Most of the reforms I would love to see in the Catholic church stem from this one issue. Indeed, this is the issue that caused the Reformation and the rise of the many Protestant churches that now dominate the landscape. But with centuries of church tradition in place, this seems an impossible step for a new pope to take, so I don’t expect anything radical to happen in this regard. However, if Pope Francis would take a few steps in this direction, to get the ball rolling so to speak, perhaps future popes would continue in this course and make sure they are perpetuating scriptural values and not just traditional values. I would be encouraged to see just one of these changes—maybe something as small as dispensing with having people kiss his ring. Such a small change would be a huge break with tradition, and thus would be significant.

Allow marriage for priests

Although ceasing to have people kiss his ring would be refreshing, I’d love to see a big change, such as revisiting the option for priests to marry. Such a break with tradition would be enormous since it’s such an old and established practice, but I’d be greatly encouraged to see Pope Francis at least bring the subject to the fore and dignify its possibility by writing and speaking on the subject. Surely, those within the hierarchy of the church must at least acknowledge to themselves that the widespread sexual abuse scandals may point in part to the loneliness and isolation of their priests. Marriage will certainly not solve the complete corruption that these abusive men have fallen into, but it would at least break the cycle that has evidently been in place for centuries.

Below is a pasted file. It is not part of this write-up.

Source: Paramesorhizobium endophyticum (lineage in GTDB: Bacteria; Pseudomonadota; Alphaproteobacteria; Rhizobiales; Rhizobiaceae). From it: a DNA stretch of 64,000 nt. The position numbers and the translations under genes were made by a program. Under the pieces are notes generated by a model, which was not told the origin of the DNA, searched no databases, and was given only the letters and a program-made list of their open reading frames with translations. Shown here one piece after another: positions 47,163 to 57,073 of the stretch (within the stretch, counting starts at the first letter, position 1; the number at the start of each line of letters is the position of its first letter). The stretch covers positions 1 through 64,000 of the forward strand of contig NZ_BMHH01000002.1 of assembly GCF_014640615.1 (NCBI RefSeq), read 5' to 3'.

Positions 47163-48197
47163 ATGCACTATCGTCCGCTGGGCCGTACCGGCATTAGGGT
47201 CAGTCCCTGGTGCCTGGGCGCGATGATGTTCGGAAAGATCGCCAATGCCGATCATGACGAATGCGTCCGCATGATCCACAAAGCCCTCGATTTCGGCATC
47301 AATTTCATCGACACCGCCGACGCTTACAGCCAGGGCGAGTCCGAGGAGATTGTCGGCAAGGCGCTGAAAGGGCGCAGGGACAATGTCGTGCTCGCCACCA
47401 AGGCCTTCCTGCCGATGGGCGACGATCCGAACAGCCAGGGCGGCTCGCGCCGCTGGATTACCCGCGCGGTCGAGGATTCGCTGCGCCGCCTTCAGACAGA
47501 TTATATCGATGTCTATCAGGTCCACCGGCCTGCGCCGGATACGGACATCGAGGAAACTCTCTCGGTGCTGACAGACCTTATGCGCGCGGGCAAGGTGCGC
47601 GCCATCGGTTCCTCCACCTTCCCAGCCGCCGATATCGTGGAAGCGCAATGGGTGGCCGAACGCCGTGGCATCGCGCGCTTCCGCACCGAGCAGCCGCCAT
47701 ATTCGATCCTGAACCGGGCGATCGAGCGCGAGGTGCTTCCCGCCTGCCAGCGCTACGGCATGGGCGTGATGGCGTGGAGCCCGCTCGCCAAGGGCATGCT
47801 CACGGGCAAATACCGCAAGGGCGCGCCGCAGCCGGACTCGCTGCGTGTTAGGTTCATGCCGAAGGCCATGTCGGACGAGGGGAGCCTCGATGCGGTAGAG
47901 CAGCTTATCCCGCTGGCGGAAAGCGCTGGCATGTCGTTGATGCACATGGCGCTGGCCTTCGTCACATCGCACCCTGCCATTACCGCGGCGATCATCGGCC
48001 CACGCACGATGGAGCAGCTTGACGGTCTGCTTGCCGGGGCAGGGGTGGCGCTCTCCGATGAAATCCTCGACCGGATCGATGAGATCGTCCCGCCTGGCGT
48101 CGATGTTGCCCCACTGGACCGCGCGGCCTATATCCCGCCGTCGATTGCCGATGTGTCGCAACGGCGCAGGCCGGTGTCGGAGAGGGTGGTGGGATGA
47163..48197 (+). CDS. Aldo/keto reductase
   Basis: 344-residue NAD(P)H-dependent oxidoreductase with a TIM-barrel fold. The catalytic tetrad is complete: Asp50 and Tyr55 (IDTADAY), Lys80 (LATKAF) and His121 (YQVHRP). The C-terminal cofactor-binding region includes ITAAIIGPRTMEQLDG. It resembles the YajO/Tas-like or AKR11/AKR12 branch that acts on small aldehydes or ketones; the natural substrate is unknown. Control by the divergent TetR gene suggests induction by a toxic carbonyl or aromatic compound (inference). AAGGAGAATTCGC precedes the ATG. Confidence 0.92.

Publically confess sexual abuse sins and change policies that allow them to continue

In the US, the Catholic church has done much to address this on the local level, dismissing abusive priests that for years they tried to protect. However, this only came about when they were cornered and exposed. Clearly, something needs to come from the pope on this subject. Pope Benedict had an unprecedented opportunity to address these horrible sins and put in place safeguards for the children of future generations. But he changed nothing in this regard, allowing abuse to continue in countries that don’t have the media and litigious help that the US and Europe has. I pray that Pope Francis has the courage to not only face these despicable sins, but to change the system that protects evil men from using children for their own corrupt purposes.

There are many more issues I could name, so take time right now to pray for Pope Francis. He will have an enormous influence on the world, and its perception of Christianity. Although Protestants may view themselves as wholly different from Catholics, those outside the faith still color us with the same brush. And our prayers can make a difference in how the next pope influences the world for Christ.

JoHannah Reardon blogs at johannahreardon.com and is the author of seven fictional books and two devotional guides.

Related Tags: Abuse, Bible, Catholic, Evangelicals, Marriage, Pope, Prayer


I like to support the second change you have mentioned, 'Allow marriage for priests' based on scripture.
The first Pope had been Peter, and we understand from the scripture Matthew 8: 14 that Peter was married.
It should be quite in order to follow Peter and allow the Catholic priest to have a family by marriage.
Mrs. Lilian de Silva

Lilian - thanks so much for that insight! Intriguing thought, indeed!